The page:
8 Critical IoT Security Technologies
A recent report by Gartner predicts that there will be 20.4 billion connected Internet of Things (IoT) devices by 2020, with 5.5 million new things getting connected every day. Furthermore, more than half of major new business processes and systems will include an IoT component by 2020.
These numbers are staggering and suggest that standard PC security and anti-virus solutions will not be able to counter future cybersecurity threats on connected IoT devices. The need for more robust measures to secure IoT embedded devices was confirmed by recent Forrester’s TechRadar research that defined the use cases, business value, and outlook for the 13 most relevant and important IoT security technologies. This included core technologies, such as IoT authentication and IoT encryption, in addition to emerging IoT security technologies like IoT threat detection, IoT blockchain, and IoT security analytics. (Read More)
Security leaders: Prepare Now for the Convergence of IT, OT and IoT
Is the way we practice security is dependent on context? We have physical security teams. We information security and cybersecurity teams. Sometimes we blend the teams together. As the Internet of Things (IoT) gains steam, we publicly question and even lament the security included there, if at all.For some, security is a silo. For others, security is blended.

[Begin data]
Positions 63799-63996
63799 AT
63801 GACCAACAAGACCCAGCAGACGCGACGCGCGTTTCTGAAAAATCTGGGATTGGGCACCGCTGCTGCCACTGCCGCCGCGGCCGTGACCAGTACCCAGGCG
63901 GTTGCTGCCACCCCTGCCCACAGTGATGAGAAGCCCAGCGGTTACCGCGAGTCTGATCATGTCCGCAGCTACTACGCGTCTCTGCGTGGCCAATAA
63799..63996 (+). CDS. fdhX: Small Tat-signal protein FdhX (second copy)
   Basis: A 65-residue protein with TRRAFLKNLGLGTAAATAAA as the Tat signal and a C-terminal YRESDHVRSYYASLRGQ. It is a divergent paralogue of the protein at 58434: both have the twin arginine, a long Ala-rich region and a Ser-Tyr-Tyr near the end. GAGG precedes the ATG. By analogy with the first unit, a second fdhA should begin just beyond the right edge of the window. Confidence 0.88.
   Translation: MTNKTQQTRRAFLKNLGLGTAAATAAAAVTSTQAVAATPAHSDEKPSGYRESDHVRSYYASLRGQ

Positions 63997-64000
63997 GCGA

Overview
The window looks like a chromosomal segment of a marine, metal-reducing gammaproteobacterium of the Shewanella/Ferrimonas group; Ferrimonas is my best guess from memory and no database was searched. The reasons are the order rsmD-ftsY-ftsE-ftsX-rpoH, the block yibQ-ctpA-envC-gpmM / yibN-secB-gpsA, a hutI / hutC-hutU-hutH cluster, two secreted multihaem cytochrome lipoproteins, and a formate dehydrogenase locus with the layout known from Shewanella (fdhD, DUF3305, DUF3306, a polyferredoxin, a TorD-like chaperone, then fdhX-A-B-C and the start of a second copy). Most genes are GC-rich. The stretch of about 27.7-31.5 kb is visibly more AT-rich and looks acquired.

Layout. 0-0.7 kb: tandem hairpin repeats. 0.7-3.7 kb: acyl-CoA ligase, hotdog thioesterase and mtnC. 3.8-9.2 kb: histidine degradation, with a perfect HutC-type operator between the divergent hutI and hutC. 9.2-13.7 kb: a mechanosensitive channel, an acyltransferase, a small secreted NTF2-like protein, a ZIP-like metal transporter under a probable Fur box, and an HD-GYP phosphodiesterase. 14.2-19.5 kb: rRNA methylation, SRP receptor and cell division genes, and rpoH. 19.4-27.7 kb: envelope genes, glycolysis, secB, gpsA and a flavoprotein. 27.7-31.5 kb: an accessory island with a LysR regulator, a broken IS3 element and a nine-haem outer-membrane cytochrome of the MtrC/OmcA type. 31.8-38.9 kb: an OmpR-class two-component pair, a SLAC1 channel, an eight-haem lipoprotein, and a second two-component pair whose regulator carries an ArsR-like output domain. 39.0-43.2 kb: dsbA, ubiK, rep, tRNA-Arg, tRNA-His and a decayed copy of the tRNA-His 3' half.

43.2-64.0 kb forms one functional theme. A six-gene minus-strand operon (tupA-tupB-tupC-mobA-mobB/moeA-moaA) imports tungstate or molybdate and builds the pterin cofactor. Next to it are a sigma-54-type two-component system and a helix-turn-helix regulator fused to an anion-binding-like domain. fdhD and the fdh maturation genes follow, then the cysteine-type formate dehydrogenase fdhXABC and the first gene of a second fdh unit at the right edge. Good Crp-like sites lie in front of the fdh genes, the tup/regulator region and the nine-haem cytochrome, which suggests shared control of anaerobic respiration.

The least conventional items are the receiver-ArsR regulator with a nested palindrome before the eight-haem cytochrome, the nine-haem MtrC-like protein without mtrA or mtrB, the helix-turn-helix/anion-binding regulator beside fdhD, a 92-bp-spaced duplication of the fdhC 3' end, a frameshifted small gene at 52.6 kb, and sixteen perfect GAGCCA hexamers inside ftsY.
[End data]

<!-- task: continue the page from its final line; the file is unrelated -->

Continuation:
Adi Dar, CEO of Cyberbit, points out that attackers don’t care. Dar led Cyberbit since it was spun off from Elbit Systems, Israel’s largest defense contractor and the #26th largest in the world (NASDAQ: ESLT). Prior to that, Dar served as CEO of Elop — one of the world’s leading defense electrooptic technology providers and part of the Elbit Group. Dar noted that attackers adept at finding and slipping through the cracks gain an advantage. Understanding this drives a need for us to develop a more complete and timely picture. It’s a pathway to prepare ourselves and our organizations. (Read More)
Nokia: ISPs and Users Must be Aware of IoT Security
Individual users are typically not directly targeted by these DDoS attacks. Instead, IoT users are most often unwitting enablers when connected devices they own are compromised by malware, then recruited in botnets to launch attacks on service providers and large, cloud-connected enterprises. The Mirai malware exploited security vulnerabilities in CCTV cameras that most users weren’t aware of.
Users must protect themselves and their IoT devices by changing default passwords and regularly updating software/firmware. More professional and industrial IoT users should also monitor IoT device and logs for security-related events. It’s a prime responsibility of IoT device and hub manufacturers to quickly address known security vulnerabilities in their installed base through software patches. But it’s impossible to completely secure billions of IoT devices against malware attacks. (Read More)